Saturday, August 19, 2017

No Secret to Me: from 7-20-15

Each individual piece of art that has ever been made is uninteresting to most people.

It's a strange way to look at it, but accurate. I can easily wander around my workplace and find people who couldn't care less about Bob Dylan. Indeed, it's just a handful who do care. Van Gogh? Mary Oliver? Caravaggio? Ursula K. LeGuin? Drawing from a pool of 40 or so culturally involved library workers I can rest assured that we would get nowhere near a majority interest in any of those lions, and would do no better with anyone else. And no doubt the fractional percentages of interest we do get in, say, F. Scott Fitzgerald, would drop significantly in the backroom of a library in Indonesia.

Nothing made by the hand of man has been loved by most people. When it feels like everyone around you is fervently talking about Downton Abbey or Game of Thrones or Gone Girl, take a breath. Look around. It's just four excited people, loud in the way of people in a group, feeling the numbers on their side. Twenty people scattered around those four have busied themselves, trying to make a little space to breathe. They don't care. They love something else.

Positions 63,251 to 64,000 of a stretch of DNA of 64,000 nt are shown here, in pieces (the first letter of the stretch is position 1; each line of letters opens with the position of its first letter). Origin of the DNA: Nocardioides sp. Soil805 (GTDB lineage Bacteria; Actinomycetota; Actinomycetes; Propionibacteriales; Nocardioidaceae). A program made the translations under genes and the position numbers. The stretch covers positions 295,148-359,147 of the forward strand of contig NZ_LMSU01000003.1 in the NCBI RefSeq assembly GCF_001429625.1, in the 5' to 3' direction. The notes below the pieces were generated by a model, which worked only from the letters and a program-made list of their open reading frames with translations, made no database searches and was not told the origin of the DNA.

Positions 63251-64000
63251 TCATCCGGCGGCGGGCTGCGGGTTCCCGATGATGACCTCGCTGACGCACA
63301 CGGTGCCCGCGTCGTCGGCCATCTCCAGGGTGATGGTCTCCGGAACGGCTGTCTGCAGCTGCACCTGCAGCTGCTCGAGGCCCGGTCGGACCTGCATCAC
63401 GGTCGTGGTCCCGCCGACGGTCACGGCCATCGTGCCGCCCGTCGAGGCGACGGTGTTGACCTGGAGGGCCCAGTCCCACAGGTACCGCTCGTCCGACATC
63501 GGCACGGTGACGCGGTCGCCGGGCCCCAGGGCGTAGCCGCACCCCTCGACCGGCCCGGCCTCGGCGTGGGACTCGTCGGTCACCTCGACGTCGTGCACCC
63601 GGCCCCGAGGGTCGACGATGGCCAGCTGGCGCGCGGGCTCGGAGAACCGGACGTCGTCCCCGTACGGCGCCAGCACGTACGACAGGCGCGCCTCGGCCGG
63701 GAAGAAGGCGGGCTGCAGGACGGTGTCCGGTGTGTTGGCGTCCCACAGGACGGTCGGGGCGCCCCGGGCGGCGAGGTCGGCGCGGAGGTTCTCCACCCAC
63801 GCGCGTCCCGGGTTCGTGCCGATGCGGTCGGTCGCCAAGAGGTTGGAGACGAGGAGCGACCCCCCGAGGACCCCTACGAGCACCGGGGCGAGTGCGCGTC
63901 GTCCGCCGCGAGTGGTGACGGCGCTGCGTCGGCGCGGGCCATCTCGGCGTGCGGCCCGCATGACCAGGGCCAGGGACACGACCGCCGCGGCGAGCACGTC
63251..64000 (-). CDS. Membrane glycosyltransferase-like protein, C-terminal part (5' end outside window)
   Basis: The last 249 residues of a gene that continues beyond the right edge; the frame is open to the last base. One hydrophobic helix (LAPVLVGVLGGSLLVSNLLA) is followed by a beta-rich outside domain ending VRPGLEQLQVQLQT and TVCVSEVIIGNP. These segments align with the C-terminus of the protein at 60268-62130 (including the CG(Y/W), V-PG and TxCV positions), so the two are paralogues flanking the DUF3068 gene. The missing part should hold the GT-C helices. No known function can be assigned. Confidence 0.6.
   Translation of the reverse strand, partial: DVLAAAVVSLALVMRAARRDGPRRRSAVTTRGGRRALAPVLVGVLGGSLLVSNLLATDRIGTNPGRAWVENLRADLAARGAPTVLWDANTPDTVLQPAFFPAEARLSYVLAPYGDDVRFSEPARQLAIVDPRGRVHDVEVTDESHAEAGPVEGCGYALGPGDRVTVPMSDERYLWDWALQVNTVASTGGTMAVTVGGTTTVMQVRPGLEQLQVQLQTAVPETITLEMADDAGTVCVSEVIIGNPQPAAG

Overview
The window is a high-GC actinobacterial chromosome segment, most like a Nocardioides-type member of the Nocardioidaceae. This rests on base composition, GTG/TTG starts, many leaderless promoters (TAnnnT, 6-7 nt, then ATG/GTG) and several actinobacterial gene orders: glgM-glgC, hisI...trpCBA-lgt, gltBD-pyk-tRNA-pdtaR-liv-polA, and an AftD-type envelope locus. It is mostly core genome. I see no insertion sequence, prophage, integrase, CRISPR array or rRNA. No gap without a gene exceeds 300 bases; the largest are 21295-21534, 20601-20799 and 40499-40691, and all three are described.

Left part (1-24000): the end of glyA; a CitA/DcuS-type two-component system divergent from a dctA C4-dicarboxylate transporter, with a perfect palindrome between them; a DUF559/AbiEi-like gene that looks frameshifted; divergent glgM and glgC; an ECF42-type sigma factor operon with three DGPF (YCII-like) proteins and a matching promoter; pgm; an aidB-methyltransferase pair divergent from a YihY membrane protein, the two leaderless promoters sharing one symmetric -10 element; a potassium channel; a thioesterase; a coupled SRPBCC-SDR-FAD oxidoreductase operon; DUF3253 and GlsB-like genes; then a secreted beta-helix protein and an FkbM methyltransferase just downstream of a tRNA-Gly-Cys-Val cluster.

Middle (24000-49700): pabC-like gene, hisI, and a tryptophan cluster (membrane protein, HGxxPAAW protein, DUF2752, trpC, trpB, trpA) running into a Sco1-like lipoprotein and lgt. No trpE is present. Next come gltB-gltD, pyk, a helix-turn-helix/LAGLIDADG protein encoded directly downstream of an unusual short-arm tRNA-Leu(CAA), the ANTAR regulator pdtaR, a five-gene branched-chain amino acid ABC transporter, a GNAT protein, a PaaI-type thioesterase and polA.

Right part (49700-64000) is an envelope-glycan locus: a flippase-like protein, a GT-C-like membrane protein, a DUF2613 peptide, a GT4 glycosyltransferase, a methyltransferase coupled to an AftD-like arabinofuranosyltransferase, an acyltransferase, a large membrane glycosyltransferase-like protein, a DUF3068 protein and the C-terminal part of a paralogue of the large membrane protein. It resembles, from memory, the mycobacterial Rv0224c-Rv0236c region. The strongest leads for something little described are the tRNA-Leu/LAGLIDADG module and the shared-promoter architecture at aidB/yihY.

There is always something else.

This morning I woke up with a line from a song in my head. It's one of my favorite songs ever. Getting up has been so hard for me lately. Something about this song today helped me get up, this line:

Just don't make me go through this again.

And then as my eyes clear the song comes to me:

But oh, it's one more tune,
I can't figure out.
Just don't make me go through this again.

And I can wake up.

Who knows this song? It is not famous. My friend Grape wrote it.

I love it like I love Nowhere Man or Karma Police or River. It is not due to my personal relationship, to my great affection for the artist, though I have those. I just love it. We are free to pretend that that is a normal thing, because it is. Grape wrote a masterpiece. Masterpieces are not so rare, but that doesn't make them any less wonderful. The famous ones are the tip of an iceberg. Almost no one will ever see most of the ones that have been made, the thrown away manuscripts, burnt paintings, songs that were never recorded, books that couldn't sell their paltry 1000 print run and faded away, scribbled poems, transcendent home movies. There are millions and millions of them. They may or may not find more than a single person to love them, but the beauty and wonder and feeling they evoke in a single person cannot be diminished.

What makes art a viable commodity anyway? If two percent of an audience loves it we can make it business, but if only half a percent loves it we can never send it around. That's just money talking. That's just the disease of culture, the weakness even in the heart of democracy.

Here is your Internet. Here is your Publishing industry. Here is your library. Dig deeper, but you cannot get there. Much is buried. Most is lost. Have friends. Listen carefully. See the graffiti under the bridge. Hear the song in the cafe. It's all around you. 

It's no secret to me,
That what I'm missing,
Is the very thing I wanted out of life.

It's all around you. And all the wonder and heart, it's all yours alone.